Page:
A guide to political punditry

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Politics can sometimes seem complicated. There’s so much noise out there, and it’s often hard to know what’s real and what’s spin. Who can we trust? Who’s lying and who’s telling the truth? What does it all mean? And what will happen next?

That’s why we will always need our political pundits and commentators. Experts who can explain for us what’s going on, and what to make of polls and politicians.

With the rise of the internet and social media, nowadays literally anyone can be a pundit. But you’ll have to do some work if you want to rise to the top in this field. Despite what you may think, they don’t give those TV and radio gigs to just anyone. Not everyone has what it takes to be a talking head. Take it from me, as someone who’s been there, done that.

It takes effort to excel in any field of endeavour, and punditry is no exception. But effort not properly focused is effort wasted. Don’t think it’s just a matter of opening your mouth and blathering the first thing that comes to mind (though it’s a good start!)

I want to make life easier for you wannabe pundits. So allow me to share with you some top punditry tips. Try some of these out with your friends or online. You’ll be astonished at how quickly people start taking you seriously.

  • Pretend to be the bearer of inside knowledge. Act as if people in the political camps tell you their secrets. They don’t. Why would they? You’re an idiot who shoots his/her mouth off in public.
  • State the obvious, but make it sound as if you’re telling us something we don’t already know.
  • Never let the facts get in the way of your half-baked opinion. There are no real facts anyway.
  • Tell us what the voters want. You have obviously talked to all of us.
  • Talk about the numbers. Just the numbers that suit your badly thought-out arguments. Ignore the numbers that don’t work for you.
  • Go on and on about the horse race. Who won this, who looked good in that. Avoid talking about anything substantive.
  • Always be wrong. You’re supplying a defective product, but it doesn’t matter. It’s not like you’re giving us anything useful. If you were selling food this bad, you’d have been shut down long ago by council health inspectors. Or convicted on multiple counts of manslaughter.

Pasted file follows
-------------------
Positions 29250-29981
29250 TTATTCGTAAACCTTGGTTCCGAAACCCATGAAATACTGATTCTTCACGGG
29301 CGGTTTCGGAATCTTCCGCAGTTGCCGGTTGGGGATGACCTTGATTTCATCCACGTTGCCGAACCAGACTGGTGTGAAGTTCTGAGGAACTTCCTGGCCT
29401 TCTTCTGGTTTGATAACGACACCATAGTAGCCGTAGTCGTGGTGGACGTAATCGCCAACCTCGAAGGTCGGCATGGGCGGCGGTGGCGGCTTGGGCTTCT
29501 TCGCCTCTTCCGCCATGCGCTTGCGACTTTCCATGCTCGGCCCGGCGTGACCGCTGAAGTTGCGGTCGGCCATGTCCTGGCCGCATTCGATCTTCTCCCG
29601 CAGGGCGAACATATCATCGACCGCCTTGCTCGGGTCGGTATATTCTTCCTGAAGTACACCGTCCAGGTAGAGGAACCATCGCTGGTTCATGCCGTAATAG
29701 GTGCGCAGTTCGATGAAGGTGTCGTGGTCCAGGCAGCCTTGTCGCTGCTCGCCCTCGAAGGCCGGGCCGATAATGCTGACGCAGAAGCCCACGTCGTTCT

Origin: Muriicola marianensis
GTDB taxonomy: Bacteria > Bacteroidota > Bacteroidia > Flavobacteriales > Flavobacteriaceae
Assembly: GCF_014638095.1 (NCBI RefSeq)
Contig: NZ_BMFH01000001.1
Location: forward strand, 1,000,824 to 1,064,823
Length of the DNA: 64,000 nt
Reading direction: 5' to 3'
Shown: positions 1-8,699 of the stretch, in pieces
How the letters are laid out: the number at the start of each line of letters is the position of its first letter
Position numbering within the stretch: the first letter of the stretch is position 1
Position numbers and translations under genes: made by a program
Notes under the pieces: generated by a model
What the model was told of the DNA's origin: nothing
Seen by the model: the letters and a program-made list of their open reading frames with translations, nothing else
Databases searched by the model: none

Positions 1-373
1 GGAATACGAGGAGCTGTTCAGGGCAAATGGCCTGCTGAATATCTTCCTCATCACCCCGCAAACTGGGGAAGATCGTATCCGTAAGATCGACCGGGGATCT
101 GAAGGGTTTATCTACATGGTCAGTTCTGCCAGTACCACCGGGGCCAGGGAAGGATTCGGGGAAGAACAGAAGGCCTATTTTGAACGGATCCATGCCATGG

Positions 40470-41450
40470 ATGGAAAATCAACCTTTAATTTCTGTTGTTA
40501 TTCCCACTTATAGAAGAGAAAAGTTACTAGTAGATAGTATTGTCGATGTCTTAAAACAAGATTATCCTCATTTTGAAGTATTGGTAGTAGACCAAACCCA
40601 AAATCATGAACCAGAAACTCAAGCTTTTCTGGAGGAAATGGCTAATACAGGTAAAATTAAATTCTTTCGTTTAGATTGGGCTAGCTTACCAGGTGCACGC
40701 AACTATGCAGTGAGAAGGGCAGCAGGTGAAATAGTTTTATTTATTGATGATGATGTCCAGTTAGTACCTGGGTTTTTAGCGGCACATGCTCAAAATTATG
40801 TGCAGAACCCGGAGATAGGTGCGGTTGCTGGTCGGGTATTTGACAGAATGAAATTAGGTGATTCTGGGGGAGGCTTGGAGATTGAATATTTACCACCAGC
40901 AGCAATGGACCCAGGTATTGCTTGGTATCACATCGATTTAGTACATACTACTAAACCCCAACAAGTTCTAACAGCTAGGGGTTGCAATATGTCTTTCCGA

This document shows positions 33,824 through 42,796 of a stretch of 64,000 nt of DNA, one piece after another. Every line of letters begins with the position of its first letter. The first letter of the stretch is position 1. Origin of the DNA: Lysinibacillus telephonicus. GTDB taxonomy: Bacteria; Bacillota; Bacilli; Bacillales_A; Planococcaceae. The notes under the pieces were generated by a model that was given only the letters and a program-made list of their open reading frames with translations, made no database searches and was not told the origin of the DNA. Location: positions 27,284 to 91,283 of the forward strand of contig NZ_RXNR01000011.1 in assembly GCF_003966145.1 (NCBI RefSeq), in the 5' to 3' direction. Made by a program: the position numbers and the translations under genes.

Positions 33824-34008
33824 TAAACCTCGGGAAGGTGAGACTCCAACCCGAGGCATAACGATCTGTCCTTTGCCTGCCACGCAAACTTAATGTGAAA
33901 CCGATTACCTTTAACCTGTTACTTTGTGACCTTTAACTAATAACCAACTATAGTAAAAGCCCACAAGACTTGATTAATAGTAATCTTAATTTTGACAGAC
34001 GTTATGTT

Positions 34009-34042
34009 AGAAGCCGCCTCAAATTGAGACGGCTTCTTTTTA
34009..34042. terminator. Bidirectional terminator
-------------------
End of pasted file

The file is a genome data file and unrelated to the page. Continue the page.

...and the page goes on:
• And when you’re proven wrong, don’t worry. No-one can keep track of anything you say, thanks to your hurricane-like levels of hot air.
  • Don’t bother to learn how MMP or our constitutional arrangements work. This is just wasted effort.
  • Disclosure of your numerous conflicts of interest is unnecessary. Don’t fret it. We already worked out that you’re hopelessly compromised.
  • Get to know the other pundits, especially the enemy ones. Eventually you’ll be appearing opposite them on TV and radio. They may be as full of it as you, but you’re all in this together. You can’t have Tweedledee without Tweedledum. There is no left versus right when the microphone’s switched off. Solidarity!
  • When asked a question you don’t know the answer to, just waffle. Make it sound as if you have something to contribute, even though you don’t.
  • Micro-analyse everything, unless it’s something actually important. You can probably find something to say about a politician’s choice of tie or hairdo, or how they delivered their speech (rather than what they said).
  • Sobriety is entirely optional. We will all assume you’re roaring drunk when you write your newspaper columns or blogposts.

I look forward to reading your first New Zealand Herald article!

One thought on “A guide to political punditry

  1. Yes, in our MMP system, the media (and the pundits embedded therin) ignored yet again the fact that we do not have two major parties and a scattering of minor ones, but that we have a number of parties that WILL get over our arbitrarily set 5% party hurdle, and should have the opportunity to join the debate on an equal footing.

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